From the name - "Running of the Brides" - you can expect a crush of frenzied females.

From the name - "Running of the Brides" - you can expect a crush of frenzied females.

From the numbers - 1,400 dresses, hundreds of shoppers - you can expect chaos.

And that's what it's been like for years. But recently, the designer wedding gown sales at Filene's Basement have seen more people, more dresses and more crazy.

"Starting last year, especially with last summer's events, the crowds have been bigger and sales have been bigger," said Pat Boudrot, who's seen dozens of sales as Filene's Basement's public relations director. "Do I attribute that to just the word spreading about this event? Or was it the economy? It's hard for me to say."

The retail chain, which sells discounted designer fashions year-round at its warehouse-style stores in the Northeast, Midwest and South, has experienced a windfall of dresses as manufacturers and bridal salons sell off extra inventory during this period of decreased consumer spending.

"We get lots of calls saying, 'I'm going out of business and I have stuff to sell real quick,'" said Boudrot, noting that bridal salons are particularly unstable in times like this.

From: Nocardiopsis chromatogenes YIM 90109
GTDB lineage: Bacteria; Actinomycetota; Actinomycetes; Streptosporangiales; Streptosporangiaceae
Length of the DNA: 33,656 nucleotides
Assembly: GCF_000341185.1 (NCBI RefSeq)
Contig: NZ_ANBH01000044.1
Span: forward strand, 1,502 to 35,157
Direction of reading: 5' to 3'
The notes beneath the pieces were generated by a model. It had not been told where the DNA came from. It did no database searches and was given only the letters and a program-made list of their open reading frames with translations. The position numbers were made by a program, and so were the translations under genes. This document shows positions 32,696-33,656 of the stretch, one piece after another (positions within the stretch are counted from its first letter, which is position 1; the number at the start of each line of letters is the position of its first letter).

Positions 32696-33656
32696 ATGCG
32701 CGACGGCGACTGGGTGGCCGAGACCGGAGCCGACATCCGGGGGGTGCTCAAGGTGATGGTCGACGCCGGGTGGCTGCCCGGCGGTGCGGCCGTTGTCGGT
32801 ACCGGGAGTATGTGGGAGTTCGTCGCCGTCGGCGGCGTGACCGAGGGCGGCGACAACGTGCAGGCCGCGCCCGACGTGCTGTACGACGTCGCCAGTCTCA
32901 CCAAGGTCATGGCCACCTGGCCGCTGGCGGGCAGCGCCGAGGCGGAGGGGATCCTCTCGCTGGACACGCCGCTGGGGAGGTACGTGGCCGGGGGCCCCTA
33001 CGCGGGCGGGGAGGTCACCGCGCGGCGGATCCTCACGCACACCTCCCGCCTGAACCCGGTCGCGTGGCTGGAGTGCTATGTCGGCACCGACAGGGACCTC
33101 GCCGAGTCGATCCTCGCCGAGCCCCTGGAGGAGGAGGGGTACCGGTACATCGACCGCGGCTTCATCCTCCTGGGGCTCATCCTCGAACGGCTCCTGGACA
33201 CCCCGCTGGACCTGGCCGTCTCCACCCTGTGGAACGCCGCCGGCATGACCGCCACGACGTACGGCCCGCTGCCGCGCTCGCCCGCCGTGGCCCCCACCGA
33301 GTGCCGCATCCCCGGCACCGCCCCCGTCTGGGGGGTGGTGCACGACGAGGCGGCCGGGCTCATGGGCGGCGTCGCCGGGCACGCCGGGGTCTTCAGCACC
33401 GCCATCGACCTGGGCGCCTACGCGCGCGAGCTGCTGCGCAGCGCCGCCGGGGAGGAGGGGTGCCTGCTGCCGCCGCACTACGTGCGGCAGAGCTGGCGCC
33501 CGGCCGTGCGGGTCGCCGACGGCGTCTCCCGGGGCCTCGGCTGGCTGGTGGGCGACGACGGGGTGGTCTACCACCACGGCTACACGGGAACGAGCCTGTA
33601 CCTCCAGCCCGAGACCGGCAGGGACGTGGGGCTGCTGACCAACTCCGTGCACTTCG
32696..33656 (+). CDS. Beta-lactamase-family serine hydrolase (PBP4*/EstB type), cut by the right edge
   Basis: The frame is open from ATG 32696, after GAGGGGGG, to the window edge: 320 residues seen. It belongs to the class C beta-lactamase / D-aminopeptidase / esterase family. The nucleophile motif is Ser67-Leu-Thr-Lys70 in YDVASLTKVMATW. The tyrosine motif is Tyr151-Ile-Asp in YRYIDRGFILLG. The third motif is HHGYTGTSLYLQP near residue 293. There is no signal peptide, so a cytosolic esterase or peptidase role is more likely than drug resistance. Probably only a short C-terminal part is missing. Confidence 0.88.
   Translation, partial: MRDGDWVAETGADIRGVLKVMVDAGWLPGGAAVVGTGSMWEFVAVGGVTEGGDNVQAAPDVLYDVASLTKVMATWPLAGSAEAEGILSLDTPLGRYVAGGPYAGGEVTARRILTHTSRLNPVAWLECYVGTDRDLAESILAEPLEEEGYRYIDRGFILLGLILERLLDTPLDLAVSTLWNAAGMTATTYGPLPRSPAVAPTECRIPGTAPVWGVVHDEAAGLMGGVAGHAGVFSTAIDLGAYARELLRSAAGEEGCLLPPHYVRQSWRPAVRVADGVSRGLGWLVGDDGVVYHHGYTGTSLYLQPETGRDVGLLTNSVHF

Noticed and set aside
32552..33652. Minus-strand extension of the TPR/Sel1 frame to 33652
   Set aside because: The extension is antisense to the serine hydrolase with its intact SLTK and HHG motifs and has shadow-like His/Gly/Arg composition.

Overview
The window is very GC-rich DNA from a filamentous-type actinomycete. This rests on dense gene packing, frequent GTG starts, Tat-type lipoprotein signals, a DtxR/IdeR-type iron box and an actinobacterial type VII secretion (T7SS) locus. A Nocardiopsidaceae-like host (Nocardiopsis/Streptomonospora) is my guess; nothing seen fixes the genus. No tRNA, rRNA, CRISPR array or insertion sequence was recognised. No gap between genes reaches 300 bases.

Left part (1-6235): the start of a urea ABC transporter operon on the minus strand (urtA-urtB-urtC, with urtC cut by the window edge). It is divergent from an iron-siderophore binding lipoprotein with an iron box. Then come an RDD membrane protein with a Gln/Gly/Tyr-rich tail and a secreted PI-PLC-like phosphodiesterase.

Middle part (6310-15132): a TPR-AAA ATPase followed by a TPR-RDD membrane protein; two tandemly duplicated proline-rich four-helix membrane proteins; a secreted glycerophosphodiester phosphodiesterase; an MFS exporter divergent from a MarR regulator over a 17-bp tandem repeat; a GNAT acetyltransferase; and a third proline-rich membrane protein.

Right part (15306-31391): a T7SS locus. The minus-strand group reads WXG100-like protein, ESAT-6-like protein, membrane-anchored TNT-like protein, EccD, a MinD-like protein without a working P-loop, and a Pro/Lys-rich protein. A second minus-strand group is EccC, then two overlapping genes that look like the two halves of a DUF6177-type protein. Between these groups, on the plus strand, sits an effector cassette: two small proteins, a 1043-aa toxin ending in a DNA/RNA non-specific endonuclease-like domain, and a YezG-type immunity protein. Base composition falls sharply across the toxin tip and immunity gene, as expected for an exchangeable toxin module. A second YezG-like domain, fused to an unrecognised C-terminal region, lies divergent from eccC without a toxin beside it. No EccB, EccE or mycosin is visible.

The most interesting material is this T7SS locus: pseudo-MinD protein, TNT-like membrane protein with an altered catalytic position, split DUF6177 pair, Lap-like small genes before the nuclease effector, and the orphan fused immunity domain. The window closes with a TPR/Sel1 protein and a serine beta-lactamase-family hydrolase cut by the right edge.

Dresses at the sale aren't returnable, so professionals are on hand to consult on things like stray stains and alteration options.

Columbus' sale typically draws brides-to-be from all over Ohio, as well as Missouri, Illinois and Pennsylvania.

But it's not just brides. Even though hundreds of people turn out hours before the doors open, a vast majority of those are family and friends who act as teams of helpers for the frantically shopping brides.

Many teams wear obnoxious hats or learn bird calls to distinguish themselves from other teams, and each is assigned a role, from helping the bride try on as many dresses as possible to watching for "prowlers" who might try to snatch up dresses, Boudrot said.

It's the closest shopping gets to being a competitive sport.

But that's not to say shoppers are getting more bloodthirsty or rude because of the economic pressure, Boudrot said.

"Almost all of these people, they're in the spirit of it," she said. "It's fun. And we encourage it."